Patients with CHF and COPD were examined during physical activity with dynamic monitoring of CO2. Parameters of dyspnea are compared with CO2 values before, during and after 6MWT. When performing physical activity revealed signs of periodic breathing, which has a prognostic value.
Dyspnea is the most important symptom of patients with Chronic Heart Failure (CHF) and patients with Chronic Obstructive Pulmonary Disease (COPD). The nature of this dyspnea, despite tremendous advances in the fields of cardiology and pulmonology, is not well known [1,2]. Difficulties arise probably when trying to objectify the patient’s subjective feelings. This is partly due to the lack of a unified interpretation of the concept of dyspnea. Necessary measures in the diagnosis are methods of instrumental objectivization [3,4]. Along with the generally accepted methods of examination, various functional diagnostic methods are used to determine functional impairment, in which the parameters of gas exchange are often examined . The value of end-tidal CO2 (PETCO2) is a constant that indicates the activity of the respiratory system . Dyspnea is combined with changes in pulmonary ventilation and CO2 gas exchange [7,8]. Dyspnea is one of the most frequent reasons why patients stopped during the 6-Minute Walk Test (6MWT). Exercise tests are used to determine exercise tolerance in patients with CHF and COPD .
To explore the features of changes PETCO2 during execution 6MWT in patients with CHF and COPD.
We studied 52 patients with CHF in New York Heart Association (NYHA), age 58±3,24 years (25 patients (48,1%) in NYHA class II, 22 patients (4,3%) in NYHA class III, 5 patients (9,6%) in NYHA class IV). Also, we studied 42 patients with COPD II-III, age 60 ± 3,48 years (1st group - 22 patients (52,4%) with COPD II, 2nd group-20 patients (47,6%) with COPD III). Control group 30 patients, age 48±3,42 years. Standard 6MWT was performed. Dyspnea was evaluated on a scale of Borg, MRS and VAS. We recorded nanogram before, during, after the 6MWT and in the recovery period using a capnograph Life Sense.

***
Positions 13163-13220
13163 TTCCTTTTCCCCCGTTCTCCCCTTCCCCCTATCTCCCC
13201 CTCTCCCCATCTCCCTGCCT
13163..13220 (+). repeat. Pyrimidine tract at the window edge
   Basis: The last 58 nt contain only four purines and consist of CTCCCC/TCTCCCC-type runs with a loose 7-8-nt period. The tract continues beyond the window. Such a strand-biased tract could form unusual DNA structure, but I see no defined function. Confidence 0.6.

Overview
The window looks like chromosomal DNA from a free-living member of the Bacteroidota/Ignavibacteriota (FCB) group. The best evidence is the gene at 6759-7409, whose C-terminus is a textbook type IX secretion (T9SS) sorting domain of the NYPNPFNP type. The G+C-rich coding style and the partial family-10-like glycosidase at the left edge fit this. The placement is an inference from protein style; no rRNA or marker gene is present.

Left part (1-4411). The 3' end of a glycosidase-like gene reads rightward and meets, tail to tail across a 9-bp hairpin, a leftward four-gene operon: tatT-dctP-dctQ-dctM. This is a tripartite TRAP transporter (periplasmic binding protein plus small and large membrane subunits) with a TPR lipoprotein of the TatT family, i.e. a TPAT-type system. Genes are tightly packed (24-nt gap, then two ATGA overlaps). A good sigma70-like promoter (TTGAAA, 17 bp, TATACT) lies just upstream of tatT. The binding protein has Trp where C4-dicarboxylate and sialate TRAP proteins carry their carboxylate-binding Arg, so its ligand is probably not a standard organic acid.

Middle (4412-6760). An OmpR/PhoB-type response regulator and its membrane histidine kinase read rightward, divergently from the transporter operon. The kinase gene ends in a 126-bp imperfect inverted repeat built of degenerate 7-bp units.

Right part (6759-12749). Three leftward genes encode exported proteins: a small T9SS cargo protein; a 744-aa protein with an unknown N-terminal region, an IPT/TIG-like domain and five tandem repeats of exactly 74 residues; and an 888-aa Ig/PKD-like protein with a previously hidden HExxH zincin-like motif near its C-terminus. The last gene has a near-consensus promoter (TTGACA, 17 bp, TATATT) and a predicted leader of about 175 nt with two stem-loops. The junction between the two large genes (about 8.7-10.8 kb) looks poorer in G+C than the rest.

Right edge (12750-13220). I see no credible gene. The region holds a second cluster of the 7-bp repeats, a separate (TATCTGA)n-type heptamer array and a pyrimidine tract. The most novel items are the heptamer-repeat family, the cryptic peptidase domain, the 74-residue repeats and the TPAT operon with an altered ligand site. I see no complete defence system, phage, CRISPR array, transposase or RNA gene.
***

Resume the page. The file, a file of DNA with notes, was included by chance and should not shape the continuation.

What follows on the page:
Significance of PETCO2 in patients with CHF in NYHA class II was 38,2±2,13mm Hg, in patients in NYHA class III was 34,4±2,22mm Hg, in patients in NYHA class IV was 32,4±1,14mm Hg. Significance of PETCO2 in 1st group patients with COPD was 36,2±2,43mm Hg, in 2nd group patients was 34,1±1,22mm Hg. All patients performed 6MWT. The 6MWT distance in patients with CHF in NYHA class II was 384±10,56m, in NYHA class III was 290±17,24m, in NYHA class IV was 142±3,51m. The 6MWT distance in 1st group patients with COPD was 440±15,48m, in 2nd group was 384±15,42m. There is reduction PETCO2 in all patients with CHF during the 6MWT. PETCO2 in patients with CHF in NYHA class II was 33,34±2,51mm Hg, in NYHA class III was 31,75±2,89mm Hg, in NYHA class IV was 28,8±1,32mm Hg. 69,2% patients reported dyspnea as the main reason for a stop during the 6MWT. There is increase PETCO2 in all patients with COPD during the 6MWT. After the 6MWT the significance of PETCO2 in 1st group was 43,21±2,81mm Hg, in 2nd group was 45,05±3,26 mm Hg. All patients reported dyspnea as the main reason for a stop during the execution 6MWT. When we analyzed the trend of PETCO2 we found that these patients showed signs of periodic breathing (Figure 1) than control group.
Thus, capnography increases the diagnostic value of the 6MWT, helps to make interpretation of dyspnea in patients with CHF and COPD.
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